Remember, every person who deserves an “excellent” prognosis is someone who, for a long time before that, would have accurately been tagged with a “good” prognosis.

Although an excellent prognosis must be based on more than just a long period of abstinence, the duration of a person’s sobriety is at least a convenient measure – a starting point, if you will – by which its appropriateness in any given case can be measured.

Thus, and generally speaking, if someone with 3 or 4 years of sobriety gets an excellent prognosis, that’s an overreach.

In fact, we see plenty of people with 10 or more years of sobriety who get a “good” prognosis, and, as I’ve bees saying, “good” is good enough.

Beyond just saying that, however, my team and I put my money where our mouths are. We guarantee to win every driver’s license restoration and clearance appeal case we take.

I can honestly say that, of the 200 or so license appeal cases we handle each year, we may see 1 or 2 that get an excellent prognosis.

In other words, “excellent” is reserved for the super-special, extraordinary case for someone with really long-term sobriety.

In fact, there’s a decent chance neither our main evaluator, nor any of the others we use, would give Sarah, in the hypothetical above, anything more than a good prognosis.

And as I’ve been saying over and over (and over), “good” is good enough….

The problem with excellent is that when it’s used for someone with less than long-term abstinence and other extraordinary circumstances underlying his or her sobriety, it looks like BS.

Many years ago, there was a time when there was a bull-rush to various evaluators who would give almost anyone a glowing evaluation for use in license appeals. Lots of lawyers got caught up in this.

Fortunately, our firm knew better, so we never got suckered in by that, but a whole lot of people had to learn the hard way that the hearing officers who decide these cases put great stock into the evaluation, and therefore examine it closely for indicia of accuracy and reliability.

Although it’s not a perfect analogy, think of those “green” clinics that, for $75 or $100, will have a person meet with a doctor for a few minutes, and then sign off on a medical marijuana card.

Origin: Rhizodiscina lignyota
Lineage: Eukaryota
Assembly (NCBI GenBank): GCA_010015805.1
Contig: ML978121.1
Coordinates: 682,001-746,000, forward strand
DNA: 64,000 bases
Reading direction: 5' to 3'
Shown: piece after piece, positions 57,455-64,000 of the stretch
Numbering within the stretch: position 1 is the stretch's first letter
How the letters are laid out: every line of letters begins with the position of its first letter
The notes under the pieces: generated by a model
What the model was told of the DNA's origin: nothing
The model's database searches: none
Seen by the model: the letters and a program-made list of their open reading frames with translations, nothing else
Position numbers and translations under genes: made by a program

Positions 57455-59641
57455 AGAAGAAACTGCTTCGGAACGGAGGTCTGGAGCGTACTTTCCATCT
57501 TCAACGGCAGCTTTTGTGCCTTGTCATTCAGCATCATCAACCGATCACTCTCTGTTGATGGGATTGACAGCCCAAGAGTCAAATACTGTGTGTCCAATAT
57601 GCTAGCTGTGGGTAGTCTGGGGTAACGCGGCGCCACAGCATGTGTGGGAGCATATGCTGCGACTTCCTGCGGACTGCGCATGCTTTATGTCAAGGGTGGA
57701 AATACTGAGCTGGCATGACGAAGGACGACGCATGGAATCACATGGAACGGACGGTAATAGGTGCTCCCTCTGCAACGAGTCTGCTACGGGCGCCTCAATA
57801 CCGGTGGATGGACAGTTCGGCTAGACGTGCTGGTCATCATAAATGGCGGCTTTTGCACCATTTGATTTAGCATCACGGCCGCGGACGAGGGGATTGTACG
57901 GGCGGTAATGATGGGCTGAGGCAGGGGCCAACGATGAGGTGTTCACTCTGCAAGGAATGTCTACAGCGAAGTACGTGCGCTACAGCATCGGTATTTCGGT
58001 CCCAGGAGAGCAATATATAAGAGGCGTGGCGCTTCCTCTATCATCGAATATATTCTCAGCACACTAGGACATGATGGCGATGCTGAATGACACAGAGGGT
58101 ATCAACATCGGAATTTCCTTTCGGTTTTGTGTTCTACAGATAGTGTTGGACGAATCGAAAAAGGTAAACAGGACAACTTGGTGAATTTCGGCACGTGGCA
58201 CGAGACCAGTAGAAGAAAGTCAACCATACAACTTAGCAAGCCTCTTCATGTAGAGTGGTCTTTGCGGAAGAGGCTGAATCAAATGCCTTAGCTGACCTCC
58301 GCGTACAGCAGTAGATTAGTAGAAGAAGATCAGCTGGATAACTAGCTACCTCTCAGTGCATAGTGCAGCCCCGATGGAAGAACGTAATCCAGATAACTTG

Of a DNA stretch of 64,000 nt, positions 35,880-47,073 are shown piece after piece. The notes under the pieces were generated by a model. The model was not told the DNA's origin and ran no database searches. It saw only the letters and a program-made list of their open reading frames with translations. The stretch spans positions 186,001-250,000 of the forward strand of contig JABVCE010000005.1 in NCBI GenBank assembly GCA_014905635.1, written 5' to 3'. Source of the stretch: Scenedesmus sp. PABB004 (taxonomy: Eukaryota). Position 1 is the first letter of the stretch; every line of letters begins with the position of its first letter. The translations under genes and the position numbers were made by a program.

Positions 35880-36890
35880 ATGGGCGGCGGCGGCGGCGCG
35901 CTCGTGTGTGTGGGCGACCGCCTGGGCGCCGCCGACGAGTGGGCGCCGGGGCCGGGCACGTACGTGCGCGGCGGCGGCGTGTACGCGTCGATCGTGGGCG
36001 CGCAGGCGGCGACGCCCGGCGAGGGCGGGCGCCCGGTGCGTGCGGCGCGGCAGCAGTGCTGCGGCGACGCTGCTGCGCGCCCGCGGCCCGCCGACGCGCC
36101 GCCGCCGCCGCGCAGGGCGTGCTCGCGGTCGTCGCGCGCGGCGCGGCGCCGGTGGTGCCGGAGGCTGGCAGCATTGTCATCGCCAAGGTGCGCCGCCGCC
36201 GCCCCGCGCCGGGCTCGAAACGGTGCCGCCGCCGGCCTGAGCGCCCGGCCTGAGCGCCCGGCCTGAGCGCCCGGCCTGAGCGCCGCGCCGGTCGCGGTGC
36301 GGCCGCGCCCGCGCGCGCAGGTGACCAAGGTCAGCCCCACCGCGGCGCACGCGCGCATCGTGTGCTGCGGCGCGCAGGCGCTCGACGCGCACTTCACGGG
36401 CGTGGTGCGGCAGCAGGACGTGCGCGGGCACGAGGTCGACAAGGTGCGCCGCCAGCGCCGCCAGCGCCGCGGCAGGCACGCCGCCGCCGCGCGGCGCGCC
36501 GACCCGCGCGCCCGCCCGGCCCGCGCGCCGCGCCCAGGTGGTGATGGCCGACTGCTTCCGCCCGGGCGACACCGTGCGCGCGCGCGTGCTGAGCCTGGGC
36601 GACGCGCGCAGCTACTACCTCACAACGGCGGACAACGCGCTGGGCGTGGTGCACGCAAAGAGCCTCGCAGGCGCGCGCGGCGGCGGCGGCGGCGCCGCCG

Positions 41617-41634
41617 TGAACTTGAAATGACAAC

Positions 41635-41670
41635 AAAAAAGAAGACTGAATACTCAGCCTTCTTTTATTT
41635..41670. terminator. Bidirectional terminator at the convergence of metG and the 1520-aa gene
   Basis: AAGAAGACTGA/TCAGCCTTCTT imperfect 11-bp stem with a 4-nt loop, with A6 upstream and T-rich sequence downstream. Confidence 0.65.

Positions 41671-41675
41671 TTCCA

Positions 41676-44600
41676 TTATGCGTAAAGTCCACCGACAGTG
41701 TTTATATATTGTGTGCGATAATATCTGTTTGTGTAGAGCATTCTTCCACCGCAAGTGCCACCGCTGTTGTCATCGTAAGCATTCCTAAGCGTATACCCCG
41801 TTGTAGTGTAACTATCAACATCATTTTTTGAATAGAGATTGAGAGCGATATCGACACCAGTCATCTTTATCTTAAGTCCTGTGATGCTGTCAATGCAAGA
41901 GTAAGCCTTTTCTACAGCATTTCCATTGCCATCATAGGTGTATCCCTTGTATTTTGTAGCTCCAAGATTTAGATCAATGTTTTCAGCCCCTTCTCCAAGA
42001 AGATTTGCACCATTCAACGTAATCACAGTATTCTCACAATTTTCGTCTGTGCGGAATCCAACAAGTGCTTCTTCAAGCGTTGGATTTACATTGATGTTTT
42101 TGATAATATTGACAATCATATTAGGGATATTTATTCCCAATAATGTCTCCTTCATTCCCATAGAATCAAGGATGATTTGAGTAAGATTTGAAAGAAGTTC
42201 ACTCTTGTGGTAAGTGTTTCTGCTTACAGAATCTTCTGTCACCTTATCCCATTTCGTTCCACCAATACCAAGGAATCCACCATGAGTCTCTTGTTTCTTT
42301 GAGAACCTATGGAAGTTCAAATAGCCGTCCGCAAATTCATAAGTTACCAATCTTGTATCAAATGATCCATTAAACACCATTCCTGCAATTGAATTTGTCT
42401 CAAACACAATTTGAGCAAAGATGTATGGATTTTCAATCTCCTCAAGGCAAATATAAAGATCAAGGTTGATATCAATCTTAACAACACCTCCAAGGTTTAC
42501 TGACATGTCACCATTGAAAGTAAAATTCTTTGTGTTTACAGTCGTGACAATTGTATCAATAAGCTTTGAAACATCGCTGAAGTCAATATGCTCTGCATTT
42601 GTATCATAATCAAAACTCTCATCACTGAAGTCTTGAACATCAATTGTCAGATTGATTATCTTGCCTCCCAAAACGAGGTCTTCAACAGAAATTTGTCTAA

Everyone knows that a person could go in there and say their hair hurts, and they’d be approved. I doubt these operations have ever said “no” to anyone.

For illustration purposes, assume that someone goes into one of those places, has a 15-minute appointment, tells the doctor that he/she has trouble sleeping sometimes, and then gets his/her application for a medical marijuana card signed.

That’s the equivalent of an “excellent” prognosis for someone who, whatever else, doesn’t at have long-term sobriety.

Next, imagine that a fellow suffering from cancer and undergoing chemotherapy had gone to see his oncologist (with whom he meets regularly) about his lack of appetite, weight loss, and persistent nausea, and that his doctor signed off on a medical marijuana card.

When asked why, the physician replied that although skeptical at first, she decided to allow the client to try this as he was going through intense chemo, and that they had tried just about everything else to help with his lack of appetite and nausea, all to no avail.

The doctor notes that she also makes sure to discuss the patient’s use of marijuana regularly with him in order to make sure that it is consistent with its intended therapeutic benefit.

If someone had to second-guess the decision to sign off on these 2 medical cards, it would seem that the cancer patient with the very involved doctor has far more of an “excellent” reason than the green-clinic client who claimed to have trouble sleeping.

With that, we come back to the proposition that, as far as prognoses go in license appeal cases, “good” is good enough. Moreover, unless “excellent” is clearly warranted, it creates far more problems than it solves.

And there you have it – the problem of the excellent prognosis.

If you are looking for a lawyer to help win back your Michigan driver’s license, or to help obtain the clearance of a Michigan hold on your driving record so that you can get a license in your new state, be a wise consumer and do your homework. Read around, and see how lawyers explain the license appeal process, and how they explain their approach to it.

When you’ve done enough of that, start checking around. Actually talking with a living person is a great way to evaluate different lawyers and law firms. Our firm can handle your Michigan license appeal matter no matter where in the state or the country (or the world, for that matter) you may live.

All of our consultations are free, confidential, and done over the phone, right when you call. My team and I are very friendly people who will be glad to answer your questions, explain things, and even compare notes with anything some other lawyer has told you.

We can be reached Monday through Friday, from 8:30 a.m. to 5:00 p.m. (EST), at either 248-986-9700 or 586-465-1980.